The Twilight Zone: Season 1


The Twilight Zone: Season 1 does a spectacular job of demonstrating why this 50-year old TV series had such a lasting impression on all who watched it. Hosted by creator Rod Serling, this half-hour sci-fi anthology series lived up to its promise of transporting its adult viewers to ‘a fifth dimension beyond that which is known to man… This is the dimension of imagination’, one where anything could happen and usually did. What stands out today (about from how well made the show was) is how marvellously subversive it all was, mixing its thrills and chills with liberal doses of social criticism that somehow bypassed the TV censors of the time.

Picture: Wow! I had some pretty high hopes after first hearing that the production team had gone back to the original 35mm camera negatives for this Blu-ray release, but they don’t even come close to what has been delivered. The restored 1.33:1 black and white episodes look absolutely spectacular in 1080p, better than some movies of the same vintage that have also made the jump to Blu-ray. There’s a sharpness and clarity to the image that simply hasn’t been seen before – and importantly it’s not down to digital manipulation in the form of edge enhancement or DNR scrubbing. There are some minor issues across the 36 episodes (some compression artefacting here, a little banding there), but it’s hard to imagine that this release will ever be topped.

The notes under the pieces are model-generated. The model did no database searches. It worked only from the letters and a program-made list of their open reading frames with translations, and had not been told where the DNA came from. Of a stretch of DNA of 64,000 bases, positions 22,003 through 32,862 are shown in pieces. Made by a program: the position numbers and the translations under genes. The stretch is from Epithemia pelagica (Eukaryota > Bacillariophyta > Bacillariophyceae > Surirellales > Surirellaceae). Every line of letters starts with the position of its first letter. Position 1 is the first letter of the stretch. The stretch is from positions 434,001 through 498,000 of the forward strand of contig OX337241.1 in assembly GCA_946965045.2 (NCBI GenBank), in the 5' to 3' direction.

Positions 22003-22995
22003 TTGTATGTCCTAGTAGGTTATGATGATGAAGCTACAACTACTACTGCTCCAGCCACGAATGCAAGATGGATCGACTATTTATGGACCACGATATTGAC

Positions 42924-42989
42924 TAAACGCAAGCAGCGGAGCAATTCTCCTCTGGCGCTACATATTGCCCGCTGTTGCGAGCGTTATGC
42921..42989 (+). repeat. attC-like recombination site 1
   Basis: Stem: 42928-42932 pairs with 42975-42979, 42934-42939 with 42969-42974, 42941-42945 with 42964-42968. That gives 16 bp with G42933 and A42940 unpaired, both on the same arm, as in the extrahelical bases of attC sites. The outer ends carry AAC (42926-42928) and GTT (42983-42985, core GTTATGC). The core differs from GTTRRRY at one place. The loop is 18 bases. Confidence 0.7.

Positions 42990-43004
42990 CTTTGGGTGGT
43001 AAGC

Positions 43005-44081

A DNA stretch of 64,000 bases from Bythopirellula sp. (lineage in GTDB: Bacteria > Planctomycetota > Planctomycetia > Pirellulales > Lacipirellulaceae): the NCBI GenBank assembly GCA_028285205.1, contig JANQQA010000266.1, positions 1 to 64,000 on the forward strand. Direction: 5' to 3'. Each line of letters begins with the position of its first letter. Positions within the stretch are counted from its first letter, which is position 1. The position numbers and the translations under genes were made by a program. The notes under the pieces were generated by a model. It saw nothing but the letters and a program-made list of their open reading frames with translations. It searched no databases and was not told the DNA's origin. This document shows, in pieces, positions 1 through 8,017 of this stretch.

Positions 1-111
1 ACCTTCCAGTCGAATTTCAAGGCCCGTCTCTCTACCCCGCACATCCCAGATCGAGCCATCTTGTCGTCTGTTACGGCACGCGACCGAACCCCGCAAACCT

Picture rating: 5/5

Audio: The show’s audio has also received a bit of spit and polish for this hi-def release, resulting in a lovingly restored uncompressed LPCM mono track for each episode. Okay, so it’s not really going to stretch your speaker setup, but given the limitations of the source material it sounds absolutely gorgeous, pleasingly textured and crystal clear, not to mention completely free from tape hiss and other distortion.
Audio rating: 4/5

Extras: This five-disc Blu-ray set is packed to the rafters with bonus features that will keep you going long after you’ve exhausted the 36 episodes of the show itself. 19 of the episodes feature audio commentaries (sometimes more than one – many new to this release), while all but two also feature DD2.0 dual mono isolated scores. There’s the original ‘unofficial’ 54min pilot for the series, The Time Element, the original unaired version of the official pilot episode Where is Everybody, radio dramas, Rod Serling promos, audio-only lectures from Serling that work as additional commentaries for four episodes, extensive interviews, Emmy Awards footage, vintage sponsor ads and more.
Extras rating: 5/5

We say: Enter the fifth dimension of hi-def entertainment with this stunning release.

Fremantle, All-region BD, £50 approx, On sale now